India’s Ambassador to the U.N. Syed Akbaruddin lamented the never-ending carousel of discussions on UNSC reforms saying it is time to break the impasse to urgently reform the U.N. body that is unresponsive to the current global situation.

German ambassador to the U.N. Harald Braun, speaking on behalf of the G4 Group of Brazil, India, Japan and Germany, said Council reform was an urgent matter, saying the Council must be rendered fit-for-purpose in order to face the current global challenges of peace and security. He added that all regions must be adequately represented to ensure legitimacy and effectiveness.

 

  1. Powerful earthquake strikes New Zealand

Category: International issues

Topic: Disasters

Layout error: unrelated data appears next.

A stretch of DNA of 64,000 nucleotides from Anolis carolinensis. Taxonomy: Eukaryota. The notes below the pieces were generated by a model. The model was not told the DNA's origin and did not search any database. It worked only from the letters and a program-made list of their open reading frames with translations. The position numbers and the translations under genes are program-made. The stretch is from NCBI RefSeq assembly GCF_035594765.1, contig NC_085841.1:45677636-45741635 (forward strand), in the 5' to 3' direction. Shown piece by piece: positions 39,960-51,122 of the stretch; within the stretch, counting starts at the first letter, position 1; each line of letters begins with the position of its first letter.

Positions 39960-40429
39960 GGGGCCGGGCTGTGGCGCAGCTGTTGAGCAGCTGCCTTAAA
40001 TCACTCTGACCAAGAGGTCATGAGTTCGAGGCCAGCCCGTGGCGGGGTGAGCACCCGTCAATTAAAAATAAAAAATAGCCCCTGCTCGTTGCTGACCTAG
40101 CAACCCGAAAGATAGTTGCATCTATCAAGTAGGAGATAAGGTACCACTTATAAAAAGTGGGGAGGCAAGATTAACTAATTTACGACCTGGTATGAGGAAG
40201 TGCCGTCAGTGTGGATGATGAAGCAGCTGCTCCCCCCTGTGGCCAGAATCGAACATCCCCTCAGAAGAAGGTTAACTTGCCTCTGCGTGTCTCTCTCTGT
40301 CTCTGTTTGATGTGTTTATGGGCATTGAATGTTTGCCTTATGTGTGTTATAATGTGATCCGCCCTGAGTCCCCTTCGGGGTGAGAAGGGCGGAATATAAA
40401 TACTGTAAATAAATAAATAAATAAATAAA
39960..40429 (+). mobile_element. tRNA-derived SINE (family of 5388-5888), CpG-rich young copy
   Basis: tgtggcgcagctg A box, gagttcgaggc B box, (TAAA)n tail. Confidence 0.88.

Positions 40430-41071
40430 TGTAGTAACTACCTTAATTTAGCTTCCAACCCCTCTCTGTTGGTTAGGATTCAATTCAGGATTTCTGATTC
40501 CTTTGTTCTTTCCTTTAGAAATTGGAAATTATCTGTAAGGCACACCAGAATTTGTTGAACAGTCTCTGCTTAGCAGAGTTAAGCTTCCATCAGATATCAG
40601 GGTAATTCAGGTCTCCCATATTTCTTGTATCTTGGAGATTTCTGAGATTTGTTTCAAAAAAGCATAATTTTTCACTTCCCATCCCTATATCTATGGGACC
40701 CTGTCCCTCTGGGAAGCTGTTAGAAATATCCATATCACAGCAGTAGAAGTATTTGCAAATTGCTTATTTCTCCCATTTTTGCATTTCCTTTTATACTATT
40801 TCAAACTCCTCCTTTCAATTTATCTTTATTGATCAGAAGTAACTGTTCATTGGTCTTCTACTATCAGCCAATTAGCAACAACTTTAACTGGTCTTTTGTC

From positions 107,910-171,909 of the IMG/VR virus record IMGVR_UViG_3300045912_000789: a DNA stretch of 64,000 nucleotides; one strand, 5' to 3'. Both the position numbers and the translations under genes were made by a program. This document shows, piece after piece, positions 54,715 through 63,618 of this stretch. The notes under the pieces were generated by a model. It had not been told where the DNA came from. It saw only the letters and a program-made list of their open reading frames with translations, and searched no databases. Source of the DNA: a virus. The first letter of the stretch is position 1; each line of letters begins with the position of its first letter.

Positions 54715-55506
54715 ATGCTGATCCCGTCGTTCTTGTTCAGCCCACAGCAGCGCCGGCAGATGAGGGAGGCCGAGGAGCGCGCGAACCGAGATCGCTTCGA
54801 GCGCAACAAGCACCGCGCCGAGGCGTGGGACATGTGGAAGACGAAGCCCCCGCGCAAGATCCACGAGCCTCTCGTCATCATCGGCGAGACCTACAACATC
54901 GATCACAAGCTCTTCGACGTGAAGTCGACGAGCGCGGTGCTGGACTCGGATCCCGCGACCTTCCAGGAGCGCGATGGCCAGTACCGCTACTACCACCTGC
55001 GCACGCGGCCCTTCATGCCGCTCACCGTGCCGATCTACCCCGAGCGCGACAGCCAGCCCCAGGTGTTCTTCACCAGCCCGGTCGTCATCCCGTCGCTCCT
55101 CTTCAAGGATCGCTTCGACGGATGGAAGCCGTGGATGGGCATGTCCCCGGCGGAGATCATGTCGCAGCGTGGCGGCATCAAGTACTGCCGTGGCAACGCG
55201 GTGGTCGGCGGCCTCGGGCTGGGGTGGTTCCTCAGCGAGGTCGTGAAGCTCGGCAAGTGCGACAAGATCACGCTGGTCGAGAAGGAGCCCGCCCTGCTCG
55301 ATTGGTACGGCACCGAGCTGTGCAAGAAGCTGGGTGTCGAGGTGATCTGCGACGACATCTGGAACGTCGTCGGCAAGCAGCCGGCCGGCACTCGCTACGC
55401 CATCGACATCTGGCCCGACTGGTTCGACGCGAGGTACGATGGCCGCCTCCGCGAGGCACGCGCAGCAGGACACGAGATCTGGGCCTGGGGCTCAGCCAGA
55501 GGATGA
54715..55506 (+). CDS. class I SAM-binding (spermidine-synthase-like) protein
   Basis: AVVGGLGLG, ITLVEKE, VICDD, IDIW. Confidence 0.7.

Key Points:

  • A powerful earthquake that rocked New Zealand triggered landslides and a small tsunami, cracked apart roads and homes and left two people dead, but largely spared the country the devastation it saw five years ago when a deadly earthquake struck the same region. The magnitude 7.8 earthquake struck the South Island in a mostly rural area that’s dotted with small towns. Near the epicenter, it opened up snaking fissures in roads and sparked landslides.

The quake caused damage in Wellington, the capital, more than 200 kilometers to the north. It was also strongly felt to the south in the city of Christchurch, which was devastated by an earthquake in 2011 that killed 185 people.

 

C. GS3 Related
  1. Move to cashless economy a key motive behind notes ban

Category: Indian Economy